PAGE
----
Saturday rolled around and we prepared to head off for adventure at True Dungeon. Sam had talked about joining us on Saturday, which would have been a blast, but it sadly did not work out in the end. Hopefully next year! Anticipating long lines, we probably left earlier than we needed to with our 11 AM True Dungeon timeslot. But Patrick, Erica, and I used a fair amount of that extra time by heading to the third floor first, where True Dungeon has historically been, and then waiting through weird lines and going the long way around to get to the expo hall, only to discover that you couldn’t gain entrance to True Dungeon through the expo hall, despite it looking like you pretty obviously did on the map. We still had plenty of time, though – we’d planned to enter True Dungeon at 10:30 and we still had at least 10 minutes. Drew joined us before too much longer and we all entered for the Infernal Redoubt module. This was the 3 rd part of a 3-part adventure – the first being Abyssal Swamp and the second being Path of Death. After last year, Michael and I thought that having the closure of the 3 rd part would be the most satisfying. There will 100% be a series of True Dungeon reports this year – in fact, part 1 is already available here! Stay tuned for more installments at your favorite website, cvgc.net.
I won’t spoil any of True Dungeon here, but it wrapped up at 1 PM and most of us were hungry. Michael returned to the convention to grab some food while the rest of us went to Yard House for lunch. Lunch – as opposed to dinner – at Yard House turned out to be a pretty good decision. I had some pasta and clam chowder. The pasta was fine and the chowder was pretty good. If I had it to do over again, I’d probably get a bowl of the chowder. Or maybe the macaroni Erica got. While we waited for our food, we got in a few rounds of Love Letter. Maybe just 1. I know I got my letter all the way to the princess in 1 round. Nobody ordered a yard of beer, but that’s probably for the best.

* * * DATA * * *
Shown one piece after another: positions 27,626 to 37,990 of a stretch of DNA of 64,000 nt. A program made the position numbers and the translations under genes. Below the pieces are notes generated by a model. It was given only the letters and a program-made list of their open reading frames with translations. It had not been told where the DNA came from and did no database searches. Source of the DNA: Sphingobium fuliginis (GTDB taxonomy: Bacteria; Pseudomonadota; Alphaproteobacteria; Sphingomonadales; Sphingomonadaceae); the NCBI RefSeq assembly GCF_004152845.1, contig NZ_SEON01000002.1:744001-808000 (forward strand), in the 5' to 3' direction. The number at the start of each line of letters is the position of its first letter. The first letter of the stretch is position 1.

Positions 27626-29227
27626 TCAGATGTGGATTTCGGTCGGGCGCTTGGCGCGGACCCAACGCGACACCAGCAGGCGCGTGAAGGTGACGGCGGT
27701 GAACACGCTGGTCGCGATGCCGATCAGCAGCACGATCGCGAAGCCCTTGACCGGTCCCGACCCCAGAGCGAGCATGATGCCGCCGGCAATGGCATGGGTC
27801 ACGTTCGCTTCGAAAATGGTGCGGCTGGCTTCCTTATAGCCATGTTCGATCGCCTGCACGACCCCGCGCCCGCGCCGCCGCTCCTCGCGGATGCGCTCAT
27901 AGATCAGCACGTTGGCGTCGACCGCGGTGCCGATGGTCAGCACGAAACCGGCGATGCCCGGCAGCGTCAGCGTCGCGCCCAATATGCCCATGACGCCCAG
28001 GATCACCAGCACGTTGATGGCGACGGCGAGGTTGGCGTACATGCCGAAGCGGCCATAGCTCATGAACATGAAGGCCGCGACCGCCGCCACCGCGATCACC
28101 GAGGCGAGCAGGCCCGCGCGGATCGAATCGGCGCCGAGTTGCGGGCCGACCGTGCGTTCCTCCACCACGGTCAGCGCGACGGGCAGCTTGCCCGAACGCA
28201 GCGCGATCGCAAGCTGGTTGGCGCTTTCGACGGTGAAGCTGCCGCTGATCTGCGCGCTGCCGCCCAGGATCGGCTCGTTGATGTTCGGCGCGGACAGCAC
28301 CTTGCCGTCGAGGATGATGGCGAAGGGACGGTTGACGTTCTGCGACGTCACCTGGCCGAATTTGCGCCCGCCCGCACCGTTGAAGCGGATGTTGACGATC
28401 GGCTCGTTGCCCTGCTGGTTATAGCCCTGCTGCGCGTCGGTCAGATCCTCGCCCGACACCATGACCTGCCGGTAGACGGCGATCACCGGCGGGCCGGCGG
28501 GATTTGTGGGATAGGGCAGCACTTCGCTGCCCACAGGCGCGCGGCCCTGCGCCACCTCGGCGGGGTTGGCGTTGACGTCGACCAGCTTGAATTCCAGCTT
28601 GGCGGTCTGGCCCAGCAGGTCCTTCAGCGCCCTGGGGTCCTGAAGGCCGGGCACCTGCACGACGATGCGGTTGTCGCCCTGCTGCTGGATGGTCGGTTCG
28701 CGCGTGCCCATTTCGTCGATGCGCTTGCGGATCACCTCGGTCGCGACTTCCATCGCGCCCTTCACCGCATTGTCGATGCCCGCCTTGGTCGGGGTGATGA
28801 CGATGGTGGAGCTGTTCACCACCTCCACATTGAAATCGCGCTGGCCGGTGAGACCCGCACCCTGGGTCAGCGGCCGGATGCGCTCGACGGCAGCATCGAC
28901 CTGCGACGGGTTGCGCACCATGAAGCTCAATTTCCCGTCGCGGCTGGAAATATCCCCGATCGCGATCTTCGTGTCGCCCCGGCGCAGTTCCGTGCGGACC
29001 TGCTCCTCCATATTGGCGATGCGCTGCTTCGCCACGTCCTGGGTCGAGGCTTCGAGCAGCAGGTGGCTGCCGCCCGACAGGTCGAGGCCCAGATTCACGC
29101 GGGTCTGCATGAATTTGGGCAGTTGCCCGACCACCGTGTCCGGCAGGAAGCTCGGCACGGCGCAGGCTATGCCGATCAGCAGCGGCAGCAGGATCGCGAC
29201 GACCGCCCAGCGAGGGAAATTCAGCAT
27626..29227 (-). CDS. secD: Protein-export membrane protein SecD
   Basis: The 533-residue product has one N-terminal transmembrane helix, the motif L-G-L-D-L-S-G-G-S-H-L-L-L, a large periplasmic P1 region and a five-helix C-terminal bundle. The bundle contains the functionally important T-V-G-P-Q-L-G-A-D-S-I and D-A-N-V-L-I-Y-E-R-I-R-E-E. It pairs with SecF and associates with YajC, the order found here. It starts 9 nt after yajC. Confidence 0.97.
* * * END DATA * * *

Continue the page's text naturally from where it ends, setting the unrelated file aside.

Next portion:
We returned to PAX and I think Patrick and Matt headed off for the tabletop area and Drew went to the Angry Video Game Nerd panel. I know that Erica and I went off to the expo hall – probably with a stop at Larian but then on to Mantis Falls to see if they had any loaner copies on hand. They did not, but they did have a demo wrapping up, so we sat down and played through the game. I enjoyed it. We got off to a very rough start and I’m not sure if that’s normal, but it was definitely fun. You can catch a full write up of our play through at this site very soon!
Next, we met up with everyone in the tabletop area to play Just One. This was a fun party game where one player has a word they need to guess and the other players are each allowed to write down one word to get the guesser to get the right word. The catch is that if two or more people write down the same word, those clues are eliminated. So, let’s say you have “Helicopter” and two people write down “Rotor” as a clue, you don’t get to know “Rotor”. It was fun. We did well enough the first round and then we did extremely well the second round.